Wednesday, January 18, 2017

Delaware River Basin Commission Lifts Basinwide Drought Watch

The Delaware River Basin Commission Wednesday announced the termination of its drought management special permit in effect since November 23, 2016, when the basin was placed in a drought watch.
“Due to recent precipitation and snowmelt, combined storage in three large upper basin reservoirs has achieved and sustained a sufficient level for five consecutive days to result in automatic termination of the basinwide drought watch,” said DRBC Executive Director Steve Tambini.
“Although upper basin reservoir storage has rebounded in recent weeks automatically ending the drought watch operations, other indicators such as groundwater levels, stream flows, precipitation, soil moisture, and local reservoir storage have not all recovered,” said Tambini.  “As a result, various state-issued drought watches and warnings based on those indicators remain in effect across most of the basin.”
“DRBC continues to urge all water users to maximize water efficiency wherever possible and to fully cooperate with requests by the basin states to curb water use where drought watches and warnings have been issued based on local conditions,” added Tambini.  “The importance of a coordinated response by all water users cannot be overstated.”
The DRBC’s primary drought management objective, which complements the basin states’ drought response efforts, is to provide for conservation of regional reservoir storage for purposes of water supply and flow augmentation in the Delaware River and salinity control in the Delaware Estuary (i.e., the tidal river and bay).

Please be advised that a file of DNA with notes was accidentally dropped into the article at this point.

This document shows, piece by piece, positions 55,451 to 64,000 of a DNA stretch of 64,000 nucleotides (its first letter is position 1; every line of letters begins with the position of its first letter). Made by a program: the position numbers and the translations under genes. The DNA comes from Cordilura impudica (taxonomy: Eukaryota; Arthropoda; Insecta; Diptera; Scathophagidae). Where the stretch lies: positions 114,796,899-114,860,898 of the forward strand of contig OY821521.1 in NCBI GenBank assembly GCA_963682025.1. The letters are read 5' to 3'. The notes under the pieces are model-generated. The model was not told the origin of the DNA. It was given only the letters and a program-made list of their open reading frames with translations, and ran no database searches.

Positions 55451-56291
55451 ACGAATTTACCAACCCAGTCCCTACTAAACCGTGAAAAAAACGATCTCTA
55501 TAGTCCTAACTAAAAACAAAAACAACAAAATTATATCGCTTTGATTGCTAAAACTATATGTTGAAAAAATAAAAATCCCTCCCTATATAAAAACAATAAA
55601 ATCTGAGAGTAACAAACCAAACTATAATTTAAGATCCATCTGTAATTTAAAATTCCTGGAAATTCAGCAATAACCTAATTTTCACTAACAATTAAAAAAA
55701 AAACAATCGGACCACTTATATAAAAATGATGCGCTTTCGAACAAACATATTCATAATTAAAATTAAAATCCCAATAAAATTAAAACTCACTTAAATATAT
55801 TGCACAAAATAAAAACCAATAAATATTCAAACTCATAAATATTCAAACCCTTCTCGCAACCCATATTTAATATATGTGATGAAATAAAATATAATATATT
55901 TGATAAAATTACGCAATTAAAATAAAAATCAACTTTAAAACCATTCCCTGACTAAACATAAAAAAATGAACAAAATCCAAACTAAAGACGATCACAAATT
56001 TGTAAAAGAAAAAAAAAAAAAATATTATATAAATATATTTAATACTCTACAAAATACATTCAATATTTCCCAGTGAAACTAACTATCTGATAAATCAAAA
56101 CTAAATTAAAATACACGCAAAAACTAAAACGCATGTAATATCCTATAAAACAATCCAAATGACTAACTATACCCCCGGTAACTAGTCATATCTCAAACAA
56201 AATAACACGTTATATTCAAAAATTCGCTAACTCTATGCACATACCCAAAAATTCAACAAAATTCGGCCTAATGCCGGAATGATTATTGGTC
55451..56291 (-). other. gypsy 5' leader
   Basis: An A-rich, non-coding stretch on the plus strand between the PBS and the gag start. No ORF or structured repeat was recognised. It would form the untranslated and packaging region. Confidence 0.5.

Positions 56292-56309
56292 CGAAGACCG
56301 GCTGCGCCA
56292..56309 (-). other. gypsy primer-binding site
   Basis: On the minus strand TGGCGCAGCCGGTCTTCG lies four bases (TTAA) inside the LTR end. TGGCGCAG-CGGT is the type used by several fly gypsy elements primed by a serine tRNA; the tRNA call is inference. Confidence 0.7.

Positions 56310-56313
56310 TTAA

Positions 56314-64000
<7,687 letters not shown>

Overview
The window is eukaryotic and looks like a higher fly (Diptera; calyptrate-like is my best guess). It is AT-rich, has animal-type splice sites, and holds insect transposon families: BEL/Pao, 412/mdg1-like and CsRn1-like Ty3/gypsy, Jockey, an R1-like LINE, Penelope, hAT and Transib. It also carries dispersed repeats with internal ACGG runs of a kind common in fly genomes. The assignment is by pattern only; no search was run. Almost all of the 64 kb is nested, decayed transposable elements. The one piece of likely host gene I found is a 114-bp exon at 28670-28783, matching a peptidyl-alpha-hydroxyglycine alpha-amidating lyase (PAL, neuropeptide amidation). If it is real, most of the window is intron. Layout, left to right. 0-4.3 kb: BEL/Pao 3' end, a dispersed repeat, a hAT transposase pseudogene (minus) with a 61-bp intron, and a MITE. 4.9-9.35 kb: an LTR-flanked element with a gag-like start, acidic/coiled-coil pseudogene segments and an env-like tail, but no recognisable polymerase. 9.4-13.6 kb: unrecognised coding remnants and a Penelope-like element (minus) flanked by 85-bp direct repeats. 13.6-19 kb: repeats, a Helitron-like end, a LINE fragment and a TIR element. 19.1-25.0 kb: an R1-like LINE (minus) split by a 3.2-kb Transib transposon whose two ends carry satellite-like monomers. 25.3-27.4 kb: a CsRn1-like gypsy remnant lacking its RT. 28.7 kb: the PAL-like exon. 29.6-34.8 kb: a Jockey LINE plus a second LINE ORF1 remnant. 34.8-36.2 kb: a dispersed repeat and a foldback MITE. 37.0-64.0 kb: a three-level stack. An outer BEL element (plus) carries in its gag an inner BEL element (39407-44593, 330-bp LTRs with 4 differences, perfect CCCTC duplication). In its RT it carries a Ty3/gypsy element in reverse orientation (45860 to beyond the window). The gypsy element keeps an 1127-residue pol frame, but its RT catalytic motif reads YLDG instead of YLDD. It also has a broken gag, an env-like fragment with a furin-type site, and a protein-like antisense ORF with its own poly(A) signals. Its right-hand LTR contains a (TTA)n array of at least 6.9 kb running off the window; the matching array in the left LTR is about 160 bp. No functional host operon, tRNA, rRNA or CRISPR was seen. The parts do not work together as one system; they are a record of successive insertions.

The upper basin reservoirs which determine DRBC drought stages are located in the Catskill Mountains at the headwaters of the Delaware River in New York State.  
These three New York City reservoirs provide about half of the city’s water supply and support a minimum flow target in the Delaware River at Montague, N.J. established by the U.S. Supreme Court Decree of 1954.  
Storage, releases, diversions, and flow targets in the DRBC drought management plan are determined in advance and must have the unanimous concurrence of the parties to the decree, which include the four basin states and New York City.
Combined storage in the three upper basin reservoirs had been as low as 39.3 percent of capacity in late November 2016.  The reservoirs are currently at about 58 percent of capacity, which is approximately 70 billion gallons below normal for this time of the year.
By transitioning out of the drought watch stage, out-of-basin diversions to New York City and portions of New Jersey established by the decree will return to normal levels.  
In addition, the Delaware River flow objective at Montague and a second flow objective at Trenton, N.J. will also return to the normal targets of 1,750 cubic feet per second (cfs) and 3,000 cfs, respectively.
The purpose of the Trenton flow objective is to control the movement of the “salt line” or “salt front” in the tidal Delaware River.  
Adequate freshwater flowing downstream is needed to repel the upstream migration of “salty” or “brackish” water from the Delaware Bay to keep it away from drinking water intakes serving residents in Philadelphia and New Jersey, as well as industrial intakes along the river.
As of January 16, thanks to increased downstream flows, the salt front was located at river mile 73, which is four miles upstream of the normal January location.  
The salt front reached river mile 90 in late November-early December, which was well above the normal location but still 20 miles downstream of water supply intakes in Pennsylvania and New Jersey.
“Cooperation from the states, from New York City, and from water users and managers has been effective during the basinwide drought watch period,” said Tambini.  “Although recent trends in storage volume and the location of the salt front have been positive and DRBC is required to move from ‘drought watch’ status back to ‘normal’ status, the volume of water in the reservoirs and other indicators suggest additional cooperation and water efficiency are still needed.”
For more information, visit DRBC Drought webpage.

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